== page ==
Then we had some medicine prescribed. I was asked for my favorite medicine. I just said "pick one". The list presented was not the ordering normally used by doctors - they have their "Bible", the Red List, that is ordered systematically. This list was offered alphabetically - a long way to scroll down to Zolim .... I commented on this, the reply was: this is just a prototype.
Turns out, all of the archaic software systems currently running in doctor's offices will all have to be upgraded to interact with this system. At least they have a connector module that uses and offers web services. So there was at least one architect on the project that understood how to work with legacy systems.
So we ordered two medicines on this card, and proceeded to the next station.
- At the specialist's it was just another doctor with just another system for entering in the cards and the PINs. Here I requested to see how the doctor's letter works. My demonstrator was choosing to write to the primary care physician at the previous station. I thought it would be nice to have a letter written to a different physician so that I could see how the cryptography works. There was a list of (silly) doctor's names, so we chose one. I immediately thought this would be a lovely application for a public key infrastructure, with the specialist signing with his private key and encrypting with the addressing doctor's public key. Oh yeah, that's how it works, the guy said. We wrote some gibberish into the letter, and "signed it". After 20 seconds it crashed. Oh, he forgot the PIN. We wrote the letter again, signed it, put in the PIN, waaaaaaaited, and then it was done - the letter should now be out there on the Healthnet, ready for the doctor it was addressed to to download and read it.
Nasty me wanted him to show me the results. He assuredly went back to the other station, inserted the card for a doctor that the letter was not addressed to, and downloaded the letter.
It was perfectly readable, i.e. not encrypted. Um, this is just a prototype, the doctor's letter is a new module. Triple-Duh (no, not Triple-DES).
- So we landed at the Pharmacy. We put the card into the pharmacist's machine, typed in my PIN and the pharmacist's - and there was no medicine prescribed for me on the card. Darn. The doctor forgot to sign the prescription. I remarked that the patients might not like this, as they get to the pharmacy and discover that the doctor got distracted and did not complete the transaction and now they have to go back to the doctor's office. Oh, but that could happen today, too, the guy said. Not hardly likely - if I don't have a prescription in my hot little hand, I notice! And, I can theoretically read the prescription. I can't read the plastic thing.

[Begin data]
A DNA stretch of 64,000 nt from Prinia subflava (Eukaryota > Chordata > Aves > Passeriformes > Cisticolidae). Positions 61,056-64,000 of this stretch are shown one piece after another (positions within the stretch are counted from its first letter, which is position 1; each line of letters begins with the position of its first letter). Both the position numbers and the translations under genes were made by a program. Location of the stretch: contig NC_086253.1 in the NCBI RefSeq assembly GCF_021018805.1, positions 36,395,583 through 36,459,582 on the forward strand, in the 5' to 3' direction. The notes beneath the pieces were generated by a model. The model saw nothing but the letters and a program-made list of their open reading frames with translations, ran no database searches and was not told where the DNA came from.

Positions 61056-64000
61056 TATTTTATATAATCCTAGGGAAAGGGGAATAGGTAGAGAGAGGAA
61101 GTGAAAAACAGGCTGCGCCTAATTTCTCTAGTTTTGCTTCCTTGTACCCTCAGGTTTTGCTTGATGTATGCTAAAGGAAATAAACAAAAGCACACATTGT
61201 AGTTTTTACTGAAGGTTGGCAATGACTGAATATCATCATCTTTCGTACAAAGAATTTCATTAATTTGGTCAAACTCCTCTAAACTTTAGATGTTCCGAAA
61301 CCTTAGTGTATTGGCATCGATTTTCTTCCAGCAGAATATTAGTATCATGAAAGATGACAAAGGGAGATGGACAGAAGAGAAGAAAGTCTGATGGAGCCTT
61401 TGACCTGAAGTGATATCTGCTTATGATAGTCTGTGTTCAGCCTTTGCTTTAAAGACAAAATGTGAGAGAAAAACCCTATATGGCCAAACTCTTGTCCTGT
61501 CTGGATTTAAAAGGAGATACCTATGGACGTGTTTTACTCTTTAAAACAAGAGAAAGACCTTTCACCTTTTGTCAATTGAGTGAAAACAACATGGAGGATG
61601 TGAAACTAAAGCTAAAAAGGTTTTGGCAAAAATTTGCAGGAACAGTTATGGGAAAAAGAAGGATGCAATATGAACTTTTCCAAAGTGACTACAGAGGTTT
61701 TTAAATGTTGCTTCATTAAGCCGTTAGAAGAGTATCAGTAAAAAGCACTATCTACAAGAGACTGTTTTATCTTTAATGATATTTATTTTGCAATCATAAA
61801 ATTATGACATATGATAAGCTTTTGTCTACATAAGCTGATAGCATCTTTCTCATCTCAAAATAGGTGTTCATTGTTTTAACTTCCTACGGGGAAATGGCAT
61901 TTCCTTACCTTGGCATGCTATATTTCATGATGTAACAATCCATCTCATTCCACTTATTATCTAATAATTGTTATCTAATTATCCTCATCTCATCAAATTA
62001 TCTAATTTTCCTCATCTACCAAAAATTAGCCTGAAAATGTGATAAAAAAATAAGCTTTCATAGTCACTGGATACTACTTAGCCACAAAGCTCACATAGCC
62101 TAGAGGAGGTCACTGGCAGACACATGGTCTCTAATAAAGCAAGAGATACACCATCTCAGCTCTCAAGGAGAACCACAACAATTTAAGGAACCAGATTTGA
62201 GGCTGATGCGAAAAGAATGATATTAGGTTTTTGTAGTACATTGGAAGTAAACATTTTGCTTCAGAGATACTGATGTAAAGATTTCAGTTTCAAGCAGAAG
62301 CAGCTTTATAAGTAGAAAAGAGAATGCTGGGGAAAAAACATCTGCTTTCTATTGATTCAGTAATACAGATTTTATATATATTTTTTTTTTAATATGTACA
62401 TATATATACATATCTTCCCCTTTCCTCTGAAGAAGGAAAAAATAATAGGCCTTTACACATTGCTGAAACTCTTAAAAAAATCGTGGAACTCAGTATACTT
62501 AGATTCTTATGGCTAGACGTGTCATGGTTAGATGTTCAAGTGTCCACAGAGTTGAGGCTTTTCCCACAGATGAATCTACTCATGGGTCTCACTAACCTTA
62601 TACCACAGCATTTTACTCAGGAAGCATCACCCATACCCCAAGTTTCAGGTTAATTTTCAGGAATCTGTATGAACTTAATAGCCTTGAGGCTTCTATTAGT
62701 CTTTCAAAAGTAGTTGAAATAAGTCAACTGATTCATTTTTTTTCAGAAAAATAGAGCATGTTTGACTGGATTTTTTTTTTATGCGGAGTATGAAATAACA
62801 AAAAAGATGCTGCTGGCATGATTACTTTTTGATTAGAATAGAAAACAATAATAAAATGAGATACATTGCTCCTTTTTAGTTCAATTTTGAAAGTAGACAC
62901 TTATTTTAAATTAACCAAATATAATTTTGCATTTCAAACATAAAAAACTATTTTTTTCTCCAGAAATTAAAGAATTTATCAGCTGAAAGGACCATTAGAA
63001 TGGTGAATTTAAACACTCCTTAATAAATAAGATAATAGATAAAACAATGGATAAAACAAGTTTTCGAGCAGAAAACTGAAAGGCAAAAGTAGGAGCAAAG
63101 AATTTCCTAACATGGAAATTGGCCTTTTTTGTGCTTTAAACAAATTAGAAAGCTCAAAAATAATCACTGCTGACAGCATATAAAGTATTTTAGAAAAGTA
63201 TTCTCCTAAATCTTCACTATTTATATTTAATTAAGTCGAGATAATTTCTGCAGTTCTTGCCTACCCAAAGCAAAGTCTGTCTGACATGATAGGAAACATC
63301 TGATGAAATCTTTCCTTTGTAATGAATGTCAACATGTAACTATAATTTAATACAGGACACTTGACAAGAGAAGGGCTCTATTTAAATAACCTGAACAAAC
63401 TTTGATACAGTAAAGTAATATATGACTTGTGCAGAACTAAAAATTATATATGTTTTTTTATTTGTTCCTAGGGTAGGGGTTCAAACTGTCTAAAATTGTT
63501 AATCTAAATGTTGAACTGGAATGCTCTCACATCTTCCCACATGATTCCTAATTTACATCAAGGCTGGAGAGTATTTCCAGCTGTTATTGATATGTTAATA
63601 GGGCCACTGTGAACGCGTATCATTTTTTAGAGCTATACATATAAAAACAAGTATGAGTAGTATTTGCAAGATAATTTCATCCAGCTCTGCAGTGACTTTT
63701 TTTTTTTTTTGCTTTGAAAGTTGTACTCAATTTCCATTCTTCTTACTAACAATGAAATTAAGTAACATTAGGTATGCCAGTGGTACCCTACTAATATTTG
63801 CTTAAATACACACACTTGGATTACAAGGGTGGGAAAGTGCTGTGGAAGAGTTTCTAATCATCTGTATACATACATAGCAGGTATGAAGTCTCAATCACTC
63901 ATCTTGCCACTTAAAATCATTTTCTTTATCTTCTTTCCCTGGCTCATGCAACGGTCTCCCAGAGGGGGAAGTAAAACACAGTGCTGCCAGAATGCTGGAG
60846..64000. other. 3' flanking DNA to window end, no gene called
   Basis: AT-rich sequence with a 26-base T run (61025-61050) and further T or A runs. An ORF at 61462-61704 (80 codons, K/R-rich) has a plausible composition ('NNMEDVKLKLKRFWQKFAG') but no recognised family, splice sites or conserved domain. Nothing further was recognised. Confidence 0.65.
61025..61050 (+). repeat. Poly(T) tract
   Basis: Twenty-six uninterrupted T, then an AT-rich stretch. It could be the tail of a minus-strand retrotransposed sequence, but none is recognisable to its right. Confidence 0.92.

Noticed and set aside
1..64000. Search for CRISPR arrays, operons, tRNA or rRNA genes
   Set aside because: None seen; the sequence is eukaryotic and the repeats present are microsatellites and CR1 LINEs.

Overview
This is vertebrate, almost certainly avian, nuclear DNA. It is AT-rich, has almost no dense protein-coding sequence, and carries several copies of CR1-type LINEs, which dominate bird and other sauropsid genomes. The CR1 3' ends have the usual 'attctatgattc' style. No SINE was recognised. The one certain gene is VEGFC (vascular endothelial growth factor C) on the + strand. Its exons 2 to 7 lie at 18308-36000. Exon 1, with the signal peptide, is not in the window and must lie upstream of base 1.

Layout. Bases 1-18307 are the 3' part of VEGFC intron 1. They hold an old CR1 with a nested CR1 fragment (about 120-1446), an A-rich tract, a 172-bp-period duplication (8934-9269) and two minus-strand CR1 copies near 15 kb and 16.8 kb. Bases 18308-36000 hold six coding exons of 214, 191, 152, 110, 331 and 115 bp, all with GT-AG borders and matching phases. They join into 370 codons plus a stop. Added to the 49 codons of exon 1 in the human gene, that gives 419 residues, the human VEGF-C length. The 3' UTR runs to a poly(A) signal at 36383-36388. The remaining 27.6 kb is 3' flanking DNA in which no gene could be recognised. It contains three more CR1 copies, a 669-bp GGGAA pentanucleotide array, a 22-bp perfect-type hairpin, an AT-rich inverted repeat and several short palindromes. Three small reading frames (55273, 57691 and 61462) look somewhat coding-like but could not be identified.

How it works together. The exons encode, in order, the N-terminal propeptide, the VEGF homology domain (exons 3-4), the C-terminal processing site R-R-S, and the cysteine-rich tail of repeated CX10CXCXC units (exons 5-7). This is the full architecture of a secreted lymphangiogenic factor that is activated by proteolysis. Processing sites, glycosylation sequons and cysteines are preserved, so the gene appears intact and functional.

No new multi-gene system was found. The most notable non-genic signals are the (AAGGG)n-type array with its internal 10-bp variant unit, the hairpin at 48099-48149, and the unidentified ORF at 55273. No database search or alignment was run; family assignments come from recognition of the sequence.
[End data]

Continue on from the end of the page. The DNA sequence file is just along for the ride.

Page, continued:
So he gets another card that has a prescription on it for me, and fills it, and then sells me aspirin, which will have an adverse reaction with one of the things prescribed. Indeed, an error window opens with a completely unintelligible message on it, that can possibly be interpreted to be a cross reaction warning. Whoopie.
It would seem to me that the government is pouring tons of money into a project just because someone thinks this is somehow futuristic. They let a bunch of programmers determine what to do, instead of studying workflows and studying the users. Even after the system bombed in Flensburg, they have the nerve to demonstrate a half-baked piece of software. They could at least have faked it a bit more convincingly. But I really do not see how they can sell this to all of the stakeholders in the health care system - the only one to profit is the insurance companies, who get nice digitized data already nicely linked to the user number for their data mining applications. I think this is is a big waste of taxpayer money.
Not that anyone listens to me.
Ok. I'm a sucker too.
What have you eaten?
1. Venison - yes, don't like
2. Nettle tea - no
3. Huevos rancheros - si
4. Steak tartare - every Saturday if I'm home
5. Crocodile (well, alligator) - At the Alligator Farm in Jacksonville, FL. Tastes like chicken
6. Black pudding - no, never will
7. Cheese fondue - yummy, love it
8. Carp - it is edible
9. Borscht - eaten, don't link
10. Baba ghanoush - hwat?
11. Calamari - yes, fattening and good
12. Pho - what?
13. PB&J sandwich - of course, and PB&honey is best
14. Aloo gobi - ??
15. Hot dog from a street cart - yes, in New York
16. Epoisses - say what?
17. Black truffle - yes, but don't know what the fuss about is
18. Fruit wine made from something other than grapes - many, many different kinds
19. Steamed pork buns - don't eat pork
20. Pistachio ice cream - yeah
21. Heirloom tomatoes - Does this mean "old scool"? Yes!
22. Fresh wild berries - Picked myself this summer
23. Foie gras - yes, hat it
24. Rice and beans - often
25. Brawn, or head cheese - no no no no
26. Raw Scotch Bonnet pepper - no
27. Dulce de leche - yes, too sweet
28. Oysters - yes, don't like
29. Baklava - yes, too sweet
30. Bagna cauda - what?
31. Wasabi peas - Love 'em! Where is that bag?
32. Clam chowder in a sourdough bowl - At the Red Snapper, I guess
33. Salted lassi - yum!
34. Sauerkraut - yes
35. Root beer float - ohhhh, I want one right now, love these, but no root beer in Germany
36. Cognac with a fat cigar - After we made that big sale, yes.
37. Clotted cream tea - yup
38. Vodka jelly/Jell-O - interesting idea
39. Gumbo - yes
40. Oxtail - oxtail soup
41. Curried goat - no
42. Whole insects - no, and am not planning to
43. Phaal (fire!!) - ??
44. Goat's milk - Goat's milk cheese
45. Malt whisky from a bottle worth £60/$120 or more - no
46. Fugu - no
47. Chicken tikka masala -yes
48. Eel - yes, too fatty
49. Krispy Kreme original glazed doughnut - Oh yes!
50. Sea urchin - no
51. Prickly pear -yes